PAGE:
At the White House Congressional Picnic this week, Ivanka Trump played with her daughter Arabella in the Rose Garden wearing an appropriate frock for the setting: a floral print, off-the-shoulder white dress.
The dress is notable not because it’s by the Ivanka Trump brand or because it’s ridiculously expensive, two lightning rod sartorial topics for which the Trump women are frequently lambasted. Instead, the outfit choice is notable because the $198 dress is from the brand Reformation, popular among Instagram It Girls. The brand is also known for being dedicated to sustainable fashion, a topic on which Trump, as the head of an apparel and accessories business, has remained notably silent.
Sustainable fashion includes both responsible manufacturing and labor practices, as well as providing supply chain transparency; none of which is currently done by the Ivanka Trump brand.
The Ivanka Trump line, operated by the G-III Apparel Group and sold in department stores across the country, is manufactured in China, and investigations into Ivanka Trump brand manufacturing practices revealed that workers are overworked and underpaid, that is, when the supply chain is uncovered at all. (Trump herself retains control of her apparel company, despite transferring control and assets into a trust in March after taking a formal role in her father’s administration.)
In a statement provided to Yahoo Style, Abigail Klem, head of the Ivanka Trump brand while Trump herself is on an indefinite leave of absence, says, “Ivanka Trump HQ is committed to only working with licensees who maintain internationally recognized labor standards across their supply chains. Our licensees and their manufacturers, subcontractors and suppliers must comply with all applicable local and international labor laws, and the legal and ethical practices set forth in our vendor code of conduct.”
The irony of wearing a dress by a sustainable fashion brand is not lost on industry insiders. Orsola de Castro, founder of the sustainability advocacy group Fashion Revolution, says Trump’s clothing choice sends a “funny message,” given her company’s opaque supply chain.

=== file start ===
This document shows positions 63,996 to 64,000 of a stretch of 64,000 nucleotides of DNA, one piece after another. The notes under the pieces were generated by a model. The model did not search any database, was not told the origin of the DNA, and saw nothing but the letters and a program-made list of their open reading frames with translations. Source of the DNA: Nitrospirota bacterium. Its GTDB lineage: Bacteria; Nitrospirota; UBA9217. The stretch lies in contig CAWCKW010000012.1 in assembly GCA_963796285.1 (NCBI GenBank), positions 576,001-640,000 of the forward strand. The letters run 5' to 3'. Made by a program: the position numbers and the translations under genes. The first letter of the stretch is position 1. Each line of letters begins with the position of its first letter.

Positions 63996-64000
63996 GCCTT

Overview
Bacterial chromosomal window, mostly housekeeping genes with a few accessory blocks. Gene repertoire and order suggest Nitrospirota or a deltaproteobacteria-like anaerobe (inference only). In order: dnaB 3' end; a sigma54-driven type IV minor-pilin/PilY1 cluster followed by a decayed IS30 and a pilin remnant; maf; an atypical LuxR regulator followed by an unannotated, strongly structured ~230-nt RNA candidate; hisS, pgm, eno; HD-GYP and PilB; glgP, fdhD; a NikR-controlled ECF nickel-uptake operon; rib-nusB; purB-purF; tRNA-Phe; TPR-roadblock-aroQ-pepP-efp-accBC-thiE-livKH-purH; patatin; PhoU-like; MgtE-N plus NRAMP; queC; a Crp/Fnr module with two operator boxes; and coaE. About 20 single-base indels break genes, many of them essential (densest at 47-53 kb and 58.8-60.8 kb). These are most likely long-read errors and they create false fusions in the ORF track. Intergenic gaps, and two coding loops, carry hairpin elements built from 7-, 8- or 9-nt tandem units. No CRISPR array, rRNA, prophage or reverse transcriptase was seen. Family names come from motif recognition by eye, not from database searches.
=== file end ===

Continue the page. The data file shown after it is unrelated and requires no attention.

“We jokingly did a Transparency Index on Ivanka Trump’s line, but there’s really zero, zero transparency whatsoever.” The Transparency Index to which de Castro refers is a list that Fashion Revolution compiles, ranking the 100 top global fashion companies based on their supply chains, social, and environmental impact.
Meanwhile Reformation, the brand behind for the dress Trump wore on Thursday, remains deeply committed to sustainability. Founded in 2009, the company designs, produces, and operates completely in its downtown Los Angeles headquarters.
As for transparency, Reformation recently opened its factory to the public, providing weekly factory tours that show how the company’s recycled materials go from deadstock fabric to garment.
Sustainable fashion brands face serious headwinds when it comes to competing with fast fashion retailers who can afford to keep up with exhaustive trend cycles. According to McKinsey, Zara offers two dozen new clothing collections each year, and H&M offers about half that.
A company like Reformation — which focuses on reducing pollution through responsibly-sourced materials and manufacturing — cannot afford to produce nearly as much. It takes Reformation about a month to produce and sell a garment, and about two weeks to reproduce top-selling items. Since sustainable materials are used, you’ll never find two pieces of clothing that are totally identical.
So, while Ivanka Trump reportedly urged the president not to withdraw from the Paris climate agreement, her pleas failed. Perhaps they’d hold more weight if she’d focused on a sustainable fashion line first.
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Alexandra Mondalek is a writer for Yahoo Style + Beauty. Follow her on Twitter @amondalek.